Federal and state government lawyers are trumpeting the formal resolution of a $1.6-billion case against pharmaceutical giant Abbott Laboratories Inc. for off-label marketing of its anti-seizure drug Depakote.
A federal judge in Abingdon approved a criminal sentence for Abbott today.
Various states and the federal government charged Abbott with illegally promoting the use of Depakote for Alzheimer’s and other forms of dementia even though it did not work to treat the disease.
In the criminal case, Abbott will pay a fine of $500 million, forfeit $198.5 million and pay $1.5 million to the Virginia Medicaid Fraud Control Unit, the lead investigative agency in the case. Abbott also agreed to a five-year probation term, with officials promising to personally certify every year that the company is complying with the law.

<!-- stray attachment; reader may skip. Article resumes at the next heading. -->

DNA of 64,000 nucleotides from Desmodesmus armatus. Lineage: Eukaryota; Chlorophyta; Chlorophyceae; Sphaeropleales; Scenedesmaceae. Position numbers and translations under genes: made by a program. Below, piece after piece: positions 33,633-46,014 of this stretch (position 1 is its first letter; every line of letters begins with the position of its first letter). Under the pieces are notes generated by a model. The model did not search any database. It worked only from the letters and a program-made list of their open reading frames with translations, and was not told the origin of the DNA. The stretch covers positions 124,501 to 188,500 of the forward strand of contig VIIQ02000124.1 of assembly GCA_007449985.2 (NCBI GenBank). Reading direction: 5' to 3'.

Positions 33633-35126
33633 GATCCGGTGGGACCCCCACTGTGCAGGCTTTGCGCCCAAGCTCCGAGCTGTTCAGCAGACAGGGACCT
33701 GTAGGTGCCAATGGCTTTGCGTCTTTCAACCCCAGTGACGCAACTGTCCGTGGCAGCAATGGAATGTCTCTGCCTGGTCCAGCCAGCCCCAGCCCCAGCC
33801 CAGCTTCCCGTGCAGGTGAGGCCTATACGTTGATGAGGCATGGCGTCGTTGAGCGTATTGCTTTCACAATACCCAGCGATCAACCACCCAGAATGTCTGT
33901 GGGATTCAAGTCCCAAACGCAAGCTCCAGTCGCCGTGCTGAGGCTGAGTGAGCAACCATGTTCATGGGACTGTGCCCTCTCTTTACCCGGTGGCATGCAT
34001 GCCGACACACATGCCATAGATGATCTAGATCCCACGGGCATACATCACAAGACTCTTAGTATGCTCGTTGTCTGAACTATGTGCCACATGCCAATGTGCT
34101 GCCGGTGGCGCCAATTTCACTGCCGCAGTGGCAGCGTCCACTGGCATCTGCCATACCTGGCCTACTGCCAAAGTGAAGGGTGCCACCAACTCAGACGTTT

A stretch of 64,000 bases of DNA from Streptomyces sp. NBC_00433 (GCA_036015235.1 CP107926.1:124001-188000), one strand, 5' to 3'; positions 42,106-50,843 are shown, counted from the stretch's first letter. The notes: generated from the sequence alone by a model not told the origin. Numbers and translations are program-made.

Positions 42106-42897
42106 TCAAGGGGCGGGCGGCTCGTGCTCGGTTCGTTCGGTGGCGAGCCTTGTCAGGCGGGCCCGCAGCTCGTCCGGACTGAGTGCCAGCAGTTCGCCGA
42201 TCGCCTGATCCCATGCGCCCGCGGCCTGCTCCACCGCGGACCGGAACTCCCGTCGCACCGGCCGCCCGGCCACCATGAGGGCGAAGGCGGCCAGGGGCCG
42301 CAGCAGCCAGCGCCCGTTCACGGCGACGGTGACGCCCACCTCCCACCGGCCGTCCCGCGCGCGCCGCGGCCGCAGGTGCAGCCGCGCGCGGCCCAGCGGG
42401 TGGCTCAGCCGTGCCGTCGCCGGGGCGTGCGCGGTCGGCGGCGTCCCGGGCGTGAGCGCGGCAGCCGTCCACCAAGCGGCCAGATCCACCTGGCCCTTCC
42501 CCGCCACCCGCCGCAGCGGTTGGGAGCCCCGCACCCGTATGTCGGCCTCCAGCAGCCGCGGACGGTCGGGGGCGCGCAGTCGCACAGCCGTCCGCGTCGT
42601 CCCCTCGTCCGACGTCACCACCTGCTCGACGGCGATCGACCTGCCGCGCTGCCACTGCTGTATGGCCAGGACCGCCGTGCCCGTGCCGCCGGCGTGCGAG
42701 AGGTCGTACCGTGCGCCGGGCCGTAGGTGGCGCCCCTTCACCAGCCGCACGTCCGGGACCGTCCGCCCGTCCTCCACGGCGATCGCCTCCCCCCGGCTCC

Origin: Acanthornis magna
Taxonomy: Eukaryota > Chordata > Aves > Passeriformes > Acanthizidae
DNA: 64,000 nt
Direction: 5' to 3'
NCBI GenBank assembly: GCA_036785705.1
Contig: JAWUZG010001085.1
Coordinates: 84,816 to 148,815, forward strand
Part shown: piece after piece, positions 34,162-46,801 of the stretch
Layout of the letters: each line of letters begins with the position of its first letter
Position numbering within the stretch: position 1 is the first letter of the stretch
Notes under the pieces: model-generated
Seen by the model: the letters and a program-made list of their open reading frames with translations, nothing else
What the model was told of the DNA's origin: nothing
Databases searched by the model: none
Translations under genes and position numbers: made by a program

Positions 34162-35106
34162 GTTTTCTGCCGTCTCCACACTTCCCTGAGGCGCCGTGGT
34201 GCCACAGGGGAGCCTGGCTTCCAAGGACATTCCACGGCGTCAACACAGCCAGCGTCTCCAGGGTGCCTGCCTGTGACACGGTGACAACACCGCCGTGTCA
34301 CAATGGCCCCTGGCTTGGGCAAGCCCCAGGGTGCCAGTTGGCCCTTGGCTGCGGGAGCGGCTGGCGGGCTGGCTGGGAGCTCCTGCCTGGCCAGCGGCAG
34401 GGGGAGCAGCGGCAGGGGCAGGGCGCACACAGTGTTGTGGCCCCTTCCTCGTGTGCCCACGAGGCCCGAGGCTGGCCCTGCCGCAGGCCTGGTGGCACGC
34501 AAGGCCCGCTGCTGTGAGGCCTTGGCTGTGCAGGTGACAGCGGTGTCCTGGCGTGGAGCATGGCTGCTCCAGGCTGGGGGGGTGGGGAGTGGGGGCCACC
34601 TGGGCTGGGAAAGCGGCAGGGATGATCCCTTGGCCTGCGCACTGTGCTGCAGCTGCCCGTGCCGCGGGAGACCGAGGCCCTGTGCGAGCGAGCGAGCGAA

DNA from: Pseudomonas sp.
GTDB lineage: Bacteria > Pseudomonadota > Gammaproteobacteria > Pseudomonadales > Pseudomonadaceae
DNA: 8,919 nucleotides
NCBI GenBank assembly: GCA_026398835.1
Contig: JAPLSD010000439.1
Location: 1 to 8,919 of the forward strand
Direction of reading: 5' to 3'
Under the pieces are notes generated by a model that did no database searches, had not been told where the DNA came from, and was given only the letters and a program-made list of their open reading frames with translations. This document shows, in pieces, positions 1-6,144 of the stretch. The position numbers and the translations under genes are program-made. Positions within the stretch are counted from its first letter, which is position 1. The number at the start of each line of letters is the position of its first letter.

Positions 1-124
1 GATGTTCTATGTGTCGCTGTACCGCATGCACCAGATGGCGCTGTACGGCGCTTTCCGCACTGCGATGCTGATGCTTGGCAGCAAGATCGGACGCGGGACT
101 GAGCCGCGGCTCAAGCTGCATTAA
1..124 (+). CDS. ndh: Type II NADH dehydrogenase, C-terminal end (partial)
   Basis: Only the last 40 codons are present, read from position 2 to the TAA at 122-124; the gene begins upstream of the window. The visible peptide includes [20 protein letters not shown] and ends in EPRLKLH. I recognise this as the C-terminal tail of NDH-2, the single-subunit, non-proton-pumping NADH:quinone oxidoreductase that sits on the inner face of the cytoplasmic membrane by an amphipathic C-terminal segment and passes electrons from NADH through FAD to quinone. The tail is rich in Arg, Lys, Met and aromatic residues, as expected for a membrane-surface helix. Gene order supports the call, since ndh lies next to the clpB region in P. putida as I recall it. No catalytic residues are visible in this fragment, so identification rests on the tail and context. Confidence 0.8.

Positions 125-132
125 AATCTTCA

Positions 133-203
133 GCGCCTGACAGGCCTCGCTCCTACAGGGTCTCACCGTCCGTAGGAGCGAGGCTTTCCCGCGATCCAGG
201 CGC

In addition, Abbott settled a parallel civil lawsuit in May with a promise to pay $800 million to the federal government and the states to reimburse government payments for off-label use of Depakote. Virginia’s share of the civil settlement is $4.2 million, according to the state attorney general’s office.
Virginia Medicaid fraud investigators spent more than four years on the Depakote case, conducting interviews in 26 states and “sifting through more than one million records” for evidence, according to the attorney general’s office.
The whistleblowers who started the investigation came to the Virginia Medicaid fraud unit because of its “national reputation for successfully investigating major national cases,” a news release said. The unit earlier investigated claims regarding the marketing and prescription of Oxycontin.
After an initial investigation, the state unit teamed up with the U.S. Attorney’s office for the Western District of Virginia to continue the investigation. The first civil action was filed in 2007.
In operation since 1982, the Virginia Medicaid Fraud Control Unit has grown from 56 to 86 staffers in the past two years under Attorney General Ken Cuccinelli.